“For most of American history, colleges viewed the cultivation of civic consciousness as centrally important to their mission,” argues American Council of Trustees and Alumni (ACTA) president Michael Poliakoff. “Not long ago, a university president would have been mortified to learn that graduates lacked even a basic understanding of U.S. political institutions.”
Though the success of the musical Hamilton attests to Americans’ hunger for history, a recent survey that ACTA commissioned shows that civic education in the United States is waning. Some 63 percent of those surveyed did not know the term lengths for U.S. representatives and senators, and only 15 percent identified James Madison as the “Father of the U.S. Constitution.” Poliakoff says that these results reflect a society that is “ill-equipped for representative democracy.”
Founded in 1995, ACTA works with alumni, donors, and trustees to promote liberal arts education, uphold high academic standards, safeguard free inquiry on college and university campuses, and ensure college affordability.
“As the only organization that works directly with alumni, donors, and trustees,” Poliakoff notes that ACTA provides “the tools they need to tackle the serious challenges facing higher education,” such as “declining curricular standards” and “an unsustainable rise in the cost of a college education.”
A former professor of classics who has also served in numerous positions in government, Poliakoff contends that campus culture should be “characterized by the freedom of expression and the unfettered freedom of inquiry and research, and responsible stewardship of the resources for teaching and learning.”
ACTA’s materials can help stakeholders improve their colleges and universities.
Among its many initiatives, ACTA’s Covid-19 road map gives schools the ability to navigate the pandemic’s effects by implementing measures such as a 90-semester-hour baccalaureate degree and installing a core curriculum in place of often haphazard curriculum structures.
As part of its Heroes of Intellectual Freedom series, ACTA honors professors like Joshua T. Katz of Princeton University and Abigail Thompson of the University of California–Davis, who are working to ensure that robust intellectual debate exists on campuses. It has also launched efforts to increase historical literacy among college students
ACTA’s Higher Ed podcast explores the most pressing issues in higher education while its annual “What Will They Learn?” survey focuses on the state of core curricula in more than 1,100 public and private institutions. The Forum blog features regular posts on relevant topics, and the “Inside Academe” newsletter highlights ACTA’s latest work.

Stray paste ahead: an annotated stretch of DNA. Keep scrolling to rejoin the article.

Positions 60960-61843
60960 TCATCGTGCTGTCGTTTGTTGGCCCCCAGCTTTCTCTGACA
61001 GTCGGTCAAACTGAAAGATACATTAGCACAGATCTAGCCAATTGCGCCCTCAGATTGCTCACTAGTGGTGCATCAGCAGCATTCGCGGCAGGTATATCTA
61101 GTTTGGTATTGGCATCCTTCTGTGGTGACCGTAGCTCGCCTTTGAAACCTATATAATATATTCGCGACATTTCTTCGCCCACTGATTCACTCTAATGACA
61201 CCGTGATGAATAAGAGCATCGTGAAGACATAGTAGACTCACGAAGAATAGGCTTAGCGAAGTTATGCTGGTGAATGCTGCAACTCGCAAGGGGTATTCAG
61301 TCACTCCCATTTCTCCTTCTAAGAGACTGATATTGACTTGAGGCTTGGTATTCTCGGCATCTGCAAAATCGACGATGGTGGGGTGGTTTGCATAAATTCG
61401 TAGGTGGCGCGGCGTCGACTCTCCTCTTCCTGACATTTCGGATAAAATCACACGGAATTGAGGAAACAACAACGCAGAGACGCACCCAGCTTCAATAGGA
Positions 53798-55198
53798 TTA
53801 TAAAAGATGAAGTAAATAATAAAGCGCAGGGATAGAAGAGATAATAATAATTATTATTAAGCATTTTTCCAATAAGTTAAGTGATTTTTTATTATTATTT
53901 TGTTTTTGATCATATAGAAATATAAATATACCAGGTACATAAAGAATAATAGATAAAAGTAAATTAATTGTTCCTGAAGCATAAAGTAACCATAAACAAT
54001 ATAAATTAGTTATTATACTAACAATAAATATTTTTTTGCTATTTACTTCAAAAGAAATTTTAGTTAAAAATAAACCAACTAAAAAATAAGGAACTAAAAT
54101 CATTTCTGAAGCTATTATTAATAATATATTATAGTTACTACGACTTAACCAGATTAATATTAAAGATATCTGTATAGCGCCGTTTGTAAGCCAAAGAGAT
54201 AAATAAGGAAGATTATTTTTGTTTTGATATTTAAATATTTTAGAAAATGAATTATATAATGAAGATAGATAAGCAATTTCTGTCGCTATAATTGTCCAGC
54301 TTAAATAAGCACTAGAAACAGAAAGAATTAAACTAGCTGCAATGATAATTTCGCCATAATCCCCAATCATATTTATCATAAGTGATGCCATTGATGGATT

To ensure that trustees are poised for institutional success (ACTA’s network includes 23,000 university trustees representing more than 1,300 schools), ACTA offers a kit that includes a financial analysis tool that allows users to see how institutions of higher education spend their funds. “Governance for a New Era” is a “blueprint for higher education governance” that explores how colleges and universities can meet twenty-first century challenges. Trustees should also read “Resisting Cancel Culture,” a report by former American Civil Liberties Union president Nadine Strossen that looks at why increasing numbers of Americans feel the need to hide their beliefs.
To provide alumni continuing oversight of their colleges and universities, ACTA’s “The Intelligent Donor’s Guide to College Giving” gives them advice on how to “target their giving toward supporting or even creating truly meritorious campus programs and activities.” The “Oases of Excellence” initiative lists 70 civic institutions, such as The School of Civic and Economic Thought and Leadership, Ashbrook, and the Alexander Hamilton Institute for the Study of Western Civilization, that feature strong civic education programs.
Resources that can help policymakers craft worthwhile education policies in their states or the nation at large include “How State Policymakers Can Strengthen Higher Education,” which lists cutting-edge policies that can lead to better student outcomes. A must-read for any member of Congress are ACTA materials that detail how the accreditation process can be reformed.
For parents, What’s a Parent to Do?, a book by former ACTA president Anne Neal, gives families the tools to find the best college for their children. Students looking for help on how to evaluate a college have at their disposal a pamphlet featuring 10 questions that they should ask during campus visits.
Through its resources for alumni, donors, trustees, parents, and students, ACTA can help guide institutions of higher learning back to the principles and practices that made them an example to the world.
Mike Sabo is the editor of RealClear’s American Civics portal.